Ithaca NY author Shawn Goodman, shown here with his daughter Ella, is the Winner of the prestigious 28th Annual Delacorte Press Contest for a First Young Adult Novel. His blue-ribbon novel, SOMETHING LIKE HOPE will see publication Spring 2011.
You can find out more about Shawn by clicking: SHAWN GOODMAN.
In SOMETHING LIKE HOPE, 17-year-old Shavonne finds herself in a juvenile lockup hundreds of miles from home. She wants to turn her life around before her eighteenth birthday, but her problems seem too big, and time is running out.
As both a talented author of a book about troubled teens and as a real-life psychologist in a girls’ juvenile justice facility, Shawn contributes a unique and intriguing take on Writing Teen Voice.
Losing Your Amnesia
By Shawn Goodman
There's the usual advice about writing teen voice: spend a lot of time around kids, listen to how they talk, etc. Although this sounds sensible enough, there are risks: stilted language, corny dialogue, outdated slang, cliches that don't fit or make sense. Mimicry gone bad.
Of course, you can always write about teen issues like drugs, or pregnancy, or whatever, provided that you have the skill and self-awareness to avoid moralizing or teaching.
It’s best to just tell a good story or capture a strong or unique voice.
How? I think it has something to do with anamnesis, P.K.D.'s word for "the loss of amnesia."
Applied to YA fiction it means that, as adults, we've forgotten what it's like to be an adolescent. Sure, we remember the snapshot moments or the intensely emotional ones. But the truth or magic is really in the small things, like Holden Caulfield's concern over the fate of the ducks. Or the kid in MILKWEED who hunts through the dead city to find a pickled egg for his sad mute friend (in the end he finds just a pickle and an egg - but it's good enough).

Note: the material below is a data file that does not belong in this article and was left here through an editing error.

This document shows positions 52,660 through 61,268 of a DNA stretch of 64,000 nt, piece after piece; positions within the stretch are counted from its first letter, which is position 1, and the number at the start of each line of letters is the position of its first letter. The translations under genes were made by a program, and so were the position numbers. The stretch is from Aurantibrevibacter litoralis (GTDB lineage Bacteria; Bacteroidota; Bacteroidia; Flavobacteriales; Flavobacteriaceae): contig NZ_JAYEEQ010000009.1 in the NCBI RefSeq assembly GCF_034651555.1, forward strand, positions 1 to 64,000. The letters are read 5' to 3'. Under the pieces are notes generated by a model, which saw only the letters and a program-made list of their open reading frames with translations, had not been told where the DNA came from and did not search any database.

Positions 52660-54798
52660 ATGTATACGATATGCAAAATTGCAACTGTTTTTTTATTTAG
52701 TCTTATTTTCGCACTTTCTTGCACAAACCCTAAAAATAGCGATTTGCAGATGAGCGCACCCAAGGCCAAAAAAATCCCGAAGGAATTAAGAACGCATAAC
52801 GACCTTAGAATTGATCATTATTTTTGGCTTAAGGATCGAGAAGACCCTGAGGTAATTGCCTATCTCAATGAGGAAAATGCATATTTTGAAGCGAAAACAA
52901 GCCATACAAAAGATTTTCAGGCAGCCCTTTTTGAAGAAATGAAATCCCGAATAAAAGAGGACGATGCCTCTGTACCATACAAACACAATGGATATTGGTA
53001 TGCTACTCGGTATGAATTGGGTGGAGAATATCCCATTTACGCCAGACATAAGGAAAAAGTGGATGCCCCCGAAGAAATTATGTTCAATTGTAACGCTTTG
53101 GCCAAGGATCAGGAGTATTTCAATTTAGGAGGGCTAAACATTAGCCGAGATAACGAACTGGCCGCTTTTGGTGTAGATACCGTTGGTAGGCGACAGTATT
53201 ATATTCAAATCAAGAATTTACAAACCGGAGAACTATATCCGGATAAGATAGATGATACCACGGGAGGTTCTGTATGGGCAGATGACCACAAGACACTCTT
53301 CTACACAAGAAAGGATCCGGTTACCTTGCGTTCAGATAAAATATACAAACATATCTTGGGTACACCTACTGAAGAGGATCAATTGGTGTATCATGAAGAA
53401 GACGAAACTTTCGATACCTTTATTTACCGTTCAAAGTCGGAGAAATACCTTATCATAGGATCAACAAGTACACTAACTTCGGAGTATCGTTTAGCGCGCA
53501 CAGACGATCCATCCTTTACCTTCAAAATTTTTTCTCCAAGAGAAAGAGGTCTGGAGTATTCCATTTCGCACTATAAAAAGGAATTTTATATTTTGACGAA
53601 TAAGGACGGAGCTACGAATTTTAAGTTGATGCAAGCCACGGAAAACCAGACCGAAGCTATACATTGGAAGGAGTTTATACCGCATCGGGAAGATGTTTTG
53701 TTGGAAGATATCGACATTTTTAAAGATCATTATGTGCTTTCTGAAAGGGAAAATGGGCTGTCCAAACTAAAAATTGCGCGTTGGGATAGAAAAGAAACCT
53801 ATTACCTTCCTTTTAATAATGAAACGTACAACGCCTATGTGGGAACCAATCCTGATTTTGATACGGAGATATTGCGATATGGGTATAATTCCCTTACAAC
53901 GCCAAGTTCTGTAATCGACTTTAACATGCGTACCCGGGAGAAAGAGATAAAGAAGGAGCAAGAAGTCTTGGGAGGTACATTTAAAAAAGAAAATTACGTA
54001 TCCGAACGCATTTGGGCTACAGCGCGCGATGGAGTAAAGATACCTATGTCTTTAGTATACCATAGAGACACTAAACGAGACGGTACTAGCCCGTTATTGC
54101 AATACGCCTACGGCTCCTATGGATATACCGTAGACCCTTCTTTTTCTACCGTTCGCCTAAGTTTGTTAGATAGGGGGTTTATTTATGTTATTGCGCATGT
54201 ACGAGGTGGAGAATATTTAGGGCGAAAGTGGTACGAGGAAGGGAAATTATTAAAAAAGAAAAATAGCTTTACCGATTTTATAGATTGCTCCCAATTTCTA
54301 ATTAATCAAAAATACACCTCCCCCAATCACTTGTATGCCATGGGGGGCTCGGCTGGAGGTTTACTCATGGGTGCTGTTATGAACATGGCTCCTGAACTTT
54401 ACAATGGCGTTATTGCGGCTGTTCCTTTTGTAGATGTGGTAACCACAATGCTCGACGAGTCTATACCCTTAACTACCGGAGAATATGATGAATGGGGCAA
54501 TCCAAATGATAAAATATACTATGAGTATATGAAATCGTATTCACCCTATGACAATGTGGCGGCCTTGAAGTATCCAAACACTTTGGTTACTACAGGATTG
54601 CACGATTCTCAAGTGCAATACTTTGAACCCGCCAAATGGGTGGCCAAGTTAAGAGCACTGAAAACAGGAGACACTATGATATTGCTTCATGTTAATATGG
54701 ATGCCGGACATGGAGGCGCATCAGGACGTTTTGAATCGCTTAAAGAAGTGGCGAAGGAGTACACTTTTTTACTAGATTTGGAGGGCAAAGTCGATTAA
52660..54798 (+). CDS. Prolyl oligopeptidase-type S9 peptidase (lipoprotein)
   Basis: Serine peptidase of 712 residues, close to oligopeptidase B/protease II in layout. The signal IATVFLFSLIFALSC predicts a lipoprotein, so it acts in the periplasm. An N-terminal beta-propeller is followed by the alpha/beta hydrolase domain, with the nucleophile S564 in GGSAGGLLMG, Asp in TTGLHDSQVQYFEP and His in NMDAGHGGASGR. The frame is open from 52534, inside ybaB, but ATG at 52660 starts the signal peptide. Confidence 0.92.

Or Vern Tessio's declaration that cherry Pez is the perfect food.
Or the cigarette burns in the vinyl bucket seats of Jeff Riscioli's '73 Camaro (as a dedicated member of the punk scene, Jeff dotted the glowing end of a Marlboro in the shape of an anarchy symbol, then crashed into a dumpster in the Twin Fair parking lot).
The point is that we all have these images and stories; we've just become cut off from them.
In the process of growing up and assuming jobs, and kids, and minivans with fold-down seats, and thirty-year mortgages on split-level three-bedroom ranches, we forget. But it doesn't have to be tragic; we can simply lose our amnesia. How? I don't know. Listen to a song from when you were in high school, like Just One Kiss, by the Violent Femmes.
Say out loud the name of your partner in Biology lab (Jennifer Renkens, a pretty blonde who fainted at the sight of her own blood during the blood-typing unit).
Recall your first car ('59 VW Microbus, bought at Angelo Bomasuto's' father's hot dog stand for $700). Remember the knock-down fist-fight in which you got your ass kicked by Rob Radloff, pummeled, really, on the Washington Avenue train tracks. Remember how he was later hit and killed by a train on those very tracks in your senior year.
Picture your prom date (the same Jennifer who fainted in Biology lab).
In truth, remember whatever you want, whatever you can. What matters is that you get better at this thing of remembering the small things, the details, the half-feelings.
Close your eyes and hear the music. Feel the rhythm of how you and your friends talked. Because that rhythm - the flow, the cadence, the back and forth of whispers in class, and insults in the cafeteria, the laughing and shouting - is what it's all about.
That's how you lose your amnesia.